“The art world is not easy, nor is the solitude of creativity, but each time we believe that the human voice and heart matters, we act to repair a world in tatters. So, I thank my artist-colleagues, and I honor them because working among them is both a privilege and an honor.”Tani Hartman, Chair of the Department of Art, Art History, and Design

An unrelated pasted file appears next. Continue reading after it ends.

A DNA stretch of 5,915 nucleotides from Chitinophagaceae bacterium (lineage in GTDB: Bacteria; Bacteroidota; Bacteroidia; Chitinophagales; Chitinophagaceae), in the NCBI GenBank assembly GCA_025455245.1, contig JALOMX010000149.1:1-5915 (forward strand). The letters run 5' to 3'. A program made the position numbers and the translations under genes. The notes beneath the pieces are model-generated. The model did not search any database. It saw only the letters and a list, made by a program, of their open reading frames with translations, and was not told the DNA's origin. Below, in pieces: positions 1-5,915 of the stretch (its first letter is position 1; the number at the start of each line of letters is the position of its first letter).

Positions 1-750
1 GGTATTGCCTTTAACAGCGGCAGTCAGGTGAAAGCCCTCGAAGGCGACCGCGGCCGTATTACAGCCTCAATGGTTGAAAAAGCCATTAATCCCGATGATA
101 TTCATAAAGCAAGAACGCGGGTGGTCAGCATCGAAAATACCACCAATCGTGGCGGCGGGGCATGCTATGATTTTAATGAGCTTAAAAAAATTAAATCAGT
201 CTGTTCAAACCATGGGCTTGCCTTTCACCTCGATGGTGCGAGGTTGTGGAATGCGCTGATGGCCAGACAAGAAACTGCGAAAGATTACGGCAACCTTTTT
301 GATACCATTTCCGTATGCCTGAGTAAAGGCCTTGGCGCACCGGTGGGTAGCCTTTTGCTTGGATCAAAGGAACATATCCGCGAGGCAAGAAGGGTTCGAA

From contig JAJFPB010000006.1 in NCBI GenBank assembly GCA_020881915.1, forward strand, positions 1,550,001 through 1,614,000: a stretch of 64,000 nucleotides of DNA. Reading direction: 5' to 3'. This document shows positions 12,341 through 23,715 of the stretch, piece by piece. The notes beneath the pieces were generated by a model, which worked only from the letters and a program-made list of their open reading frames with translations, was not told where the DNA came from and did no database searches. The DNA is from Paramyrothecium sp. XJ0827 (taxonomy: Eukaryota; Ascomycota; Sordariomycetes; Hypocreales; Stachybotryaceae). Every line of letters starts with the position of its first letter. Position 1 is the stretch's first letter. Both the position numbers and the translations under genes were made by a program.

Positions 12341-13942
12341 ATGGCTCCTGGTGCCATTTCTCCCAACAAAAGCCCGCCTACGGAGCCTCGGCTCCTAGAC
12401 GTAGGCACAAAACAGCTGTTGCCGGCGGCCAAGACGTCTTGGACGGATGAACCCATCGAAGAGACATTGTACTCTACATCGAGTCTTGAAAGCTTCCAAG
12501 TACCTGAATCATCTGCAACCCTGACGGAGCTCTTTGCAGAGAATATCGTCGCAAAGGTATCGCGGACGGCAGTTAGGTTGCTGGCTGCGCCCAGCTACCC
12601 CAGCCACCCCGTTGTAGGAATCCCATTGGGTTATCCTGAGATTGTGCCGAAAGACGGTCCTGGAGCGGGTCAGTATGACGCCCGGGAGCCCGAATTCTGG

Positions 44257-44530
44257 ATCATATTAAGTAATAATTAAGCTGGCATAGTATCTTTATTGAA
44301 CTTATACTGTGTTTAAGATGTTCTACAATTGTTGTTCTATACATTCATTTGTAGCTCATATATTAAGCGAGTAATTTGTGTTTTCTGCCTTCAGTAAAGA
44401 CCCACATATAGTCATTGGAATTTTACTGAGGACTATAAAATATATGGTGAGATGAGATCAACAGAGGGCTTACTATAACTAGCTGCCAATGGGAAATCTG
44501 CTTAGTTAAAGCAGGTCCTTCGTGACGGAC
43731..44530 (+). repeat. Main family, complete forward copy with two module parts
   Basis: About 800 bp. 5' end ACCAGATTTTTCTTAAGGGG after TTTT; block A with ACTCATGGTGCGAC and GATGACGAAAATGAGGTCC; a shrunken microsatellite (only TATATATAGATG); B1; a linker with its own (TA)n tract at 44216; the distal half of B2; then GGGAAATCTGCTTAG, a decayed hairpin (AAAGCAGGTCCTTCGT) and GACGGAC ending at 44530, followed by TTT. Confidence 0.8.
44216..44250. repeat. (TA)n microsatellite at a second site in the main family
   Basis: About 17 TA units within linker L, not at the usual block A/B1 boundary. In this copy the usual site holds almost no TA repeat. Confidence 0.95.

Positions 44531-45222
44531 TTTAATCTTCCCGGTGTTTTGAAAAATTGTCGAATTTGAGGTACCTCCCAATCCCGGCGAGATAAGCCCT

“The core belief that drives me as an artist, educator, and now arts administrator is that the acts of scholarship, design, and art are acts that heal and repair a damaged world, acts that recover human wholeness and restore our capacity to empathize and to imagine,” said Tani Hartman, Chair of the Department of Art, Art History, and Design. “Whether the art is the caring and transformative acts of excavation and documentation by the artist and educator Paul Kotula, or the sweeping, emotional, and immersive suite of paintings by artist and educator Tom Berding, the contemplative embroideries with deeply impactful content by Rebecca Tegtmeyer, the intricate and awe-inspiring hoops of d’Ann de Simone, or the created, alternate worlds of each artist who was willing to vulnerably expose themselves to scrutiny; each artist acted from the committed, brave choice of believing that they will be heard. The art world is not easy, nor is the solitude of creativity, but each time we believe that the human voice and heart matters, we act to repair a world in tatters. So, I thank my artist-colleagues, and I honor them because working among them is both a privilege and an honor.”